Car Collector's Corner: 1980 Plymouth Roadrunner One Owner T-top Beeper

J Sutherland
by J Sutherland

In 1980, Chrysler was headed into the financial whitewater rapids of a 2-year recession, paddling a leaky canoe full of weak sales. Their products weren’t moving, and the survival life raft full of government loans was a year away.

Sound familiar?

They needed customers in the worst way, and in early spring 1981, 18-year-old Don Sutherland saw a brand new black T-top 1980 Plymouth Roadrunner sitting in the corner of a local Chrysler-Plymouth dealership. This was his first brand new car.

In theory.

Chrysler was a company that was treading water while strapped to a 500 lb. anvil of debt in the early 1980s. They were desperately in need of customers. They were building cars that people actively avoided. This was the worst time of year to sell last year’s model, and in walks a highly motivated and qualified young buyer named Don. Naturally, you’d expect the sales guy to belly crawl through 30 yards of broken glass sitting on hot coals to get this sale done. That’s the TV movie version.

In real life, this salesman took one look at Don, wrote him off as a young punk, and gave him a terse 2 word answer to the possibility of a test drive, “Absolutely not”. Don was determined to own the ‘runner so he went to the owner and cut a deal himself. He paid $8,700 plus another $300 for a cassette stereo.

No word on whether the half-assed salesman got a cut.

Don didn’t waste any time taking his new car on a road trip. Scant weeks later, Don, his cousin Darcy, and the ‘runner headed to Vegas, LA, and San Diego on a giant road trip. The trip had its share of adventures. Don was clocked at 85 mph in Montana and received the cheapest ticket in his life in the form of a $5 EPA violation.

Darcy inflicted the first major war wound on the brand new Plymouth. Cousin Darcy discovered that he had a pathological hatred of pheasants. He aimed Don’s black beauty at a particularly cocky one. The final score was Plymouth 1 and pheasant 0. But the victory came at a price. The 95 mph impact ripped half the front grill off the car, and Darcy’s trip suddenly became a lot pricier.

Don’s new ride was scarred, but that was the 1st of many great road trips in the faithful Roadrunner. Don and the Roadrunner became life partners, and in 2012,they celebrated 31 years together.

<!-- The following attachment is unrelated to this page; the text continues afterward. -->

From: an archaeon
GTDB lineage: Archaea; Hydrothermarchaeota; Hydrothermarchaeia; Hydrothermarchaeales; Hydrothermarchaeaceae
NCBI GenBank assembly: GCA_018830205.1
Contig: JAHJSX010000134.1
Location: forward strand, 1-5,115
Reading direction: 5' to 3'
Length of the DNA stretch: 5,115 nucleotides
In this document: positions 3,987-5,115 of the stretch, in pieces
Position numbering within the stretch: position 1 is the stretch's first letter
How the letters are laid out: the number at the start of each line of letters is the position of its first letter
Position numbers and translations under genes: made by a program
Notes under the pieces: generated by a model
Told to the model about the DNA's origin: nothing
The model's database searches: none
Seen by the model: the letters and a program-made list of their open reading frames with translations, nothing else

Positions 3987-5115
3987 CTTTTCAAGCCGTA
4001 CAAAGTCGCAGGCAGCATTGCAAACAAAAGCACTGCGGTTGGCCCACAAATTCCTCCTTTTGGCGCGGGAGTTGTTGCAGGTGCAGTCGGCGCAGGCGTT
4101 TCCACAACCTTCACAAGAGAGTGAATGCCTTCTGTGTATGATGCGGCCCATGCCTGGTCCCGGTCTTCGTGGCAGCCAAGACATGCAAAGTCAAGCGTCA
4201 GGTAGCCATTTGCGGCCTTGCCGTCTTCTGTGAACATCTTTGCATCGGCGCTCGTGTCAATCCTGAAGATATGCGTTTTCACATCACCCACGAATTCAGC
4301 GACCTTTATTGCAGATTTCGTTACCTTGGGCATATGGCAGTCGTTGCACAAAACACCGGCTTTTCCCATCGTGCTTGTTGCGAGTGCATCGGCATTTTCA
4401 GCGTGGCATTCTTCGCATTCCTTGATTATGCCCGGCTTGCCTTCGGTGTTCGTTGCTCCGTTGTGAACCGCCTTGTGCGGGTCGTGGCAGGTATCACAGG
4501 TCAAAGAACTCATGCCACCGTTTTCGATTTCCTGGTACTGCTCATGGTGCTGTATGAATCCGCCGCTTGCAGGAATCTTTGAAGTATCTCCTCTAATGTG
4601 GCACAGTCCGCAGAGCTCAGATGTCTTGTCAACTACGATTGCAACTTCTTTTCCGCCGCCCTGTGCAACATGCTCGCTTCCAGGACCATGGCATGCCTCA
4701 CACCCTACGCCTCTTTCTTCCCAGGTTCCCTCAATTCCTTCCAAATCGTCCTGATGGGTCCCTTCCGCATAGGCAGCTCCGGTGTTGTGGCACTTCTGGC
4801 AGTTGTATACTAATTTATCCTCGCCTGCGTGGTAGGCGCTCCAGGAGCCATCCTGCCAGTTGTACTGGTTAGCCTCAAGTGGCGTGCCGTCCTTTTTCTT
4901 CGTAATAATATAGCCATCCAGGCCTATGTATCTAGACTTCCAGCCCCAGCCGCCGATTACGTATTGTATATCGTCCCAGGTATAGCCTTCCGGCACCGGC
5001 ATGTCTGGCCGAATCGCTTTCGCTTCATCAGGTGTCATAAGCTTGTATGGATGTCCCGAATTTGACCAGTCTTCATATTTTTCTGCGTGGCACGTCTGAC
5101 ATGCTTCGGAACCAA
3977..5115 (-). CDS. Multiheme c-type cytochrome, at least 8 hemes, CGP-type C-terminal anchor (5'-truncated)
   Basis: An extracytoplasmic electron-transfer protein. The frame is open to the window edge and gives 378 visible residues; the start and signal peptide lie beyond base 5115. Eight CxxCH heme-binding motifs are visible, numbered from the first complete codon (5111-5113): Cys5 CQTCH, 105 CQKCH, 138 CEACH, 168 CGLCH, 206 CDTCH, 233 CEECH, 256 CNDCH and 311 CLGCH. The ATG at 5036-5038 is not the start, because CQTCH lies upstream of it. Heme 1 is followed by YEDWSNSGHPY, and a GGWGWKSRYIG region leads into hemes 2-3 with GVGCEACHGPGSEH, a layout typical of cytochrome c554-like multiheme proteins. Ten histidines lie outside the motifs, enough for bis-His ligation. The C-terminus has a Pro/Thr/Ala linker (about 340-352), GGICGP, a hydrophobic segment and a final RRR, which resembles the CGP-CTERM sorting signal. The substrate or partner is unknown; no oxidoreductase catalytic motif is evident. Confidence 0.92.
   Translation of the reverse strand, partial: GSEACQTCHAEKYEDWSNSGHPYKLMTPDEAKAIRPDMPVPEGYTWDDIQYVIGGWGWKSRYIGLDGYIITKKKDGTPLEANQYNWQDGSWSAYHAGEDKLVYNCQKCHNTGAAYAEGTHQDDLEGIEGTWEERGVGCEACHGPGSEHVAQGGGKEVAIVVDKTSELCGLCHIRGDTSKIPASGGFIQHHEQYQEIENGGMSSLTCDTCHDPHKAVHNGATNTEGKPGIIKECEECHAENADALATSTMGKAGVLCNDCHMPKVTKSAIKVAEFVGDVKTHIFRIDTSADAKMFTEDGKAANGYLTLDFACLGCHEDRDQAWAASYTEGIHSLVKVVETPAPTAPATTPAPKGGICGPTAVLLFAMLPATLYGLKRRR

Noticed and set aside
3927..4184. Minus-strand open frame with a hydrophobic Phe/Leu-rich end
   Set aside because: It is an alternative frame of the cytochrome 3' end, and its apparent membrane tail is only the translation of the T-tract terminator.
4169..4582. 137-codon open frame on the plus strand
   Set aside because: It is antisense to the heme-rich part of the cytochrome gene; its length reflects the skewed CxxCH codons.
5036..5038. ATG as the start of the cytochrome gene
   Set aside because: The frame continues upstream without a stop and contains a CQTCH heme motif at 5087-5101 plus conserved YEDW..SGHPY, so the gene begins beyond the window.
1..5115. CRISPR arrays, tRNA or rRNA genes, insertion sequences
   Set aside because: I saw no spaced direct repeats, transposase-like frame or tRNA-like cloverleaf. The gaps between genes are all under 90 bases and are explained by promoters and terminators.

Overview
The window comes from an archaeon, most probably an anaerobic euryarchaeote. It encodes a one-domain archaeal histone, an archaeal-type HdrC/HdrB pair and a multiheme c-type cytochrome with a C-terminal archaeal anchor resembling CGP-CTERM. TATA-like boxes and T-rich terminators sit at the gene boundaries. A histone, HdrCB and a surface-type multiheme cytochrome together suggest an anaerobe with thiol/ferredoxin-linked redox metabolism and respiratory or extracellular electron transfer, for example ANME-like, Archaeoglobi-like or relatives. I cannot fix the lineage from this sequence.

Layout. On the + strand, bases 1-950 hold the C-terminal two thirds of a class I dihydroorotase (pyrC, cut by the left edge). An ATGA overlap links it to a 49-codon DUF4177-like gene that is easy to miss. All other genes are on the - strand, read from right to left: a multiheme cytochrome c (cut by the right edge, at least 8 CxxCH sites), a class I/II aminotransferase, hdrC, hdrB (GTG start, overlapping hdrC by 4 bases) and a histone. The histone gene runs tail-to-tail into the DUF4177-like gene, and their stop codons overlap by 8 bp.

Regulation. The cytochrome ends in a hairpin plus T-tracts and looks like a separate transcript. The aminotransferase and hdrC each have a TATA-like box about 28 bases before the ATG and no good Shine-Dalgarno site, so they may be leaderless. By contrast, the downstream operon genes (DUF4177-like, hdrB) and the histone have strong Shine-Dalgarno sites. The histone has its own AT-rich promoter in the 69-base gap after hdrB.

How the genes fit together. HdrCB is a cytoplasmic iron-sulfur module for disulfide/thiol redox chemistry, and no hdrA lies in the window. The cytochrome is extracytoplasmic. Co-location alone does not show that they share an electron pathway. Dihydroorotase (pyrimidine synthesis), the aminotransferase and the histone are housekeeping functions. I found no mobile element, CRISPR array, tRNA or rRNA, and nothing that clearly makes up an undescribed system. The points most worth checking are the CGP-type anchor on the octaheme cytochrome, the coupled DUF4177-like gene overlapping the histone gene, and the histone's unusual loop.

Since then he married Michelle, and they have 2 sons, plus he started a business, but the Roadrunner is still there. That’s a feat because in the early stages of his new marriage he ran into the struggle between the eternal enemies called old car vs. new bride. He solved that by moving the car out of the coveted carport in the winter to neutral storage.

They took the last big trip in the car to Spokane when Michelle was expecting their oldest son Stu in the early 90s, and since then the beeper is in semi-retirement mode.

The car is still completely rust free because it only saw one real Canadian winter, so the game plan is surprisingly easy. Don pulled the 85,000 original mile 318 to replace the seals and allow access to the engine compartment for a thorough detailing.

The power train is solid, because Don has always respected the concept of regular maintenance and the same mechanic for 30 years.

This car should easily be back from cosmetic enhancement in time for the 2013 car show season, because it’s so close to mint condition in 2012. Don wants to exercise patience because he wants to copy the showroom look of the T-roof beeper back in 1981.

He summed it up this way: “how many guys can get behind the wheel of a significant car from their past and be 18 again?’

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J Sutherland
J Sutherland

Online collector car writer/webmaster and enthusiast

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2 of 25 comments
  • J Sutherland J Sutherland on Jul 18, 2012

    It doesn't look wimpy in real life.Good stance and trust me, you don't see two of them in traffic.

  • Moparman426W Moparman426W on Jul 26, 2012

    Every decade in the automotive world is made fun of by internet car sites and internet car lovers, not only the 70's. They also make fun of the 80's, 90's, 2,000's and next will be 2010 and up.

  • Jeff Self driving cars are not ready for prime time.
  • Lichtronamo Watch as the non-us based automakers shift more production to Mexico in the future.
  • 28-Cars-Later " Electrek recently dug around in Tesla’s online parts catalog and found that the windshield costs a whopping $1,900 to replace.To be fair, that’s around what a Mercedes S-Class or Rivian windshield costs, but the Tesla’s glass is unique because of its shape. It’s also worth noting that most insurance plans have glass replacement options that can make the repair a low- or zero-cost issue. "Now I understand why my insurance is so high despite no claims for years and about 7,500 annual miles between three cars.
  • AMcA My theory is that that when the Big 3 gave away the store to the UAW in the last contract, there was a side deal in which the UAW promised to go after the non-organized transplant plants. Even the UAW understands that if the wage differential gets too high it's gonna kill the golden goose.
  • MKizzy Why else does range matter? Because in the EV advocate's dream scenario of a post-ICE future, the average multi-car household will find itself with more EVs in their garages and driveways than places to plug them in or the capacity to charge then all at once without significant electrical upgrades. Unless each vehicle has enough range to allow for multiple days without plugging in, fighting over charging access in multi-EV households will be right up there with finances for causes of domestic strife.